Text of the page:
RFID (Radio Frequency Identification) has attracted substantial attention in the last decade. There are passive, active, and semi-active RFID tags. The last two possess an in-built power supply that grants them enhanced abilities in communication range as well as processing power. On the other hand, passive tags lack an in-built power supply and are thus powered via energy produced by the RFID interrogator. Interrogation zones (the section around the interrogator in which communication with the Radio Frequency Identification tag is feasible) are crucial with respect to ZIA technology. In case the interrogation area is too petite, the user must move the tag close to the interrogator to facilitate communication. However, in case the interrogation area is large enough, the user can be authenticated without any intention to utilize any particular terminal. One major threat associated with a big interrogation area is the possible interference with other sensitive electronic devices as well as a high probability of eavesdropping (Chan and Perrig 104).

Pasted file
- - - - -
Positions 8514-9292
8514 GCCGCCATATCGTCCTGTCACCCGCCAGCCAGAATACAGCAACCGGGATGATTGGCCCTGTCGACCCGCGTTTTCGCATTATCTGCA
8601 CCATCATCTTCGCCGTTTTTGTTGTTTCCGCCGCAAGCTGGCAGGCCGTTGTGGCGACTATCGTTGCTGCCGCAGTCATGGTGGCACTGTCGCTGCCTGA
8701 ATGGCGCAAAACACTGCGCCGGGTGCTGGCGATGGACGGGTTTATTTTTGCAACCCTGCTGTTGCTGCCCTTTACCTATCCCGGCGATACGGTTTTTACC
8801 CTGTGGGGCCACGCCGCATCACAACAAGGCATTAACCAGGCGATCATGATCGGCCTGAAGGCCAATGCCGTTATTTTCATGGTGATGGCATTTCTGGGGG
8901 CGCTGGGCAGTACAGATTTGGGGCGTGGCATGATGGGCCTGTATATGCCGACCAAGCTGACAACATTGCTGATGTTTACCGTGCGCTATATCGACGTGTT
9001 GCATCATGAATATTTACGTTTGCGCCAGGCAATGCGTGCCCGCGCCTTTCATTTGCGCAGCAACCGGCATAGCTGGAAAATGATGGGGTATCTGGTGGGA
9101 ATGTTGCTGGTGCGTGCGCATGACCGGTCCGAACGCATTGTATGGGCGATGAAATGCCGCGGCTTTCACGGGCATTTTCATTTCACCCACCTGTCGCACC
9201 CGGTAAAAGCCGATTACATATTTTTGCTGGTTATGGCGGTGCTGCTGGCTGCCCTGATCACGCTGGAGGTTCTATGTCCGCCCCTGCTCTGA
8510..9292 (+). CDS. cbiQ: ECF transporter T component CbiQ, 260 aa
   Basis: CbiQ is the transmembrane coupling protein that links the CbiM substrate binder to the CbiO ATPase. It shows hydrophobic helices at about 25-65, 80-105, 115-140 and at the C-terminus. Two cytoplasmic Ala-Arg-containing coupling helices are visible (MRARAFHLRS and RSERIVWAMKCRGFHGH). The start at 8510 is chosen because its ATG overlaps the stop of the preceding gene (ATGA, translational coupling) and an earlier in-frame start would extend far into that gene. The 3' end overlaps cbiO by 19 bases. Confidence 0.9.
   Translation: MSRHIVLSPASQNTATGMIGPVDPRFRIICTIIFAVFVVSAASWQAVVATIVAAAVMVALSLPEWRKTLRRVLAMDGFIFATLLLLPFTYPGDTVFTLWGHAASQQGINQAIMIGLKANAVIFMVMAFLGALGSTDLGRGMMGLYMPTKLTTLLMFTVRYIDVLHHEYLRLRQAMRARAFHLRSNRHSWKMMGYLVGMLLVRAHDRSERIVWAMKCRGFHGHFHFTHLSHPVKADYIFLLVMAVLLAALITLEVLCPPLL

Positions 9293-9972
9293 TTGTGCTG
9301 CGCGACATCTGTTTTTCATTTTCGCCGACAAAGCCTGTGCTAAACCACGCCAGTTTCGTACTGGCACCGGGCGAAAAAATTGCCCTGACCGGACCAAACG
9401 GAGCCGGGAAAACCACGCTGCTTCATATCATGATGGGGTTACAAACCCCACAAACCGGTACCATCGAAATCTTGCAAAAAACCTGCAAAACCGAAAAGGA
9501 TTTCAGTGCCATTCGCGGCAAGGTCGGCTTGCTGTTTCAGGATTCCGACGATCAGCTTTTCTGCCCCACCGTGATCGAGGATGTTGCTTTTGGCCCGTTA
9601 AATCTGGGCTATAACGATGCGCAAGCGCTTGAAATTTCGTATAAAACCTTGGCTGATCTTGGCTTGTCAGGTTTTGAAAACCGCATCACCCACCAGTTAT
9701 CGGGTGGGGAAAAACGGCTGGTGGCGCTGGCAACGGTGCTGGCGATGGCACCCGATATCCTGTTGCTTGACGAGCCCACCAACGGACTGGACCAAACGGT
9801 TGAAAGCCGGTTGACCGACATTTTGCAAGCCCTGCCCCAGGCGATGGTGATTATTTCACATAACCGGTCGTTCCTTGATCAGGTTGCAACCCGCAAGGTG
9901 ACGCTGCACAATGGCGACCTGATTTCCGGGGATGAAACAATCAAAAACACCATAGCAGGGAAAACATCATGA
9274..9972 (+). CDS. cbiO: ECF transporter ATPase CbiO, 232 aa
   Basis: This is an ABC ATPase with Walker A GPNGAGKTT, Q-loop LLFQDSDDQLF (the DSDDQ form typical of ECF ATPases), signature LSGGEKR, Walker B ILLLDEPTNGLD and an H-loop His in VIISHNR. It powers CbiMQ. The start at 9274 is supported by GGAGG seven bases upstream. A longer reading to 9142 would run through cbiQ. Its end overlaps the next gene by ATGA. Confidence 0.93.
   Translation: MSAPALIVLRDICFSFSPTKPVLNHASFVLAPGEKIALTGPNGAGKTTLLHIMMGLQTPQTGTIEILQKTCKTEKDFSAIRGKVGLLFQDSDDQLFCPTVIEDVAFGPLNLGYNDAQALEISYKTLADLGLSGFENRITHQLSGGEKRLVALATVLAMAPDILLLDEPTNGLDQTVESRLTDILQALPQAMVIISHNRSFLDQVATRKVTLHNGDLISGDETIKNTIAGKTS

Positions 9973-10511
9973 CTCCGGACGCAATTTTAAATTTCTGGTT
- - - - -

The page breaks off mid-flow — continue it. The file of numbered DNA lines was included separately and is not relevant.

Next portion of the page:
Works Cited

Abdelhameed, Rania and Sabira Khatun. “Application of Cell-phone in Laptop Security.” Journal of Applied Sciences 5.2 (2005): 215-219. Print.

Blum, James, and M. Kramer. The Palm as a Real-Time Wide-Area Data Access Device, Baltimore, Maryland: The Johns Hopkins University School of Medicine. 2001. Print.

Castro, Linda and Samuel Fosso. “An Inside Look at RFID Technology.” Journal of Technology management & Innovation 2.1 (2007): 128- 141. Print.

Chan, Haowen and Adrian Perrig “Security and privacy in sensor networks.” IEEE Journal of Computing 36.10 (2003):103-105. Print.

Kridel Tim. “What’s inside counts.” Wireless Review 17.11(2000): 64-8. Print.

Ranky, Paul. “An Introduction to Radio Frequency Identification (RFID) Methods and Solutions.” Assembly automation 26.1(2006): 28-33. Print.

Roberts, Callum. “Radio Frequency Identification (RFID).” Computers & Security 25.1(2006):18-26. Print.

Schrooyen, Frederik and Isabel Baert. “Real Time Location System over Wi-Fi in a Healthcare Environment.” The Journal on Information Technology in Healthcare 4.5 (2006): 401-416. Print.

Shi, Elaine and Adrian Perrig. “Designing secure sensor networks.”Journal of IEEE Wireless Communications 11.6 (2004): 38-43. Print.

Smith, Adam. “Exploring Radio Frequency Identification Technology and its Impacts on Business Systems.” Information Management and Computer Security 1.1(2005): 16-28. Print.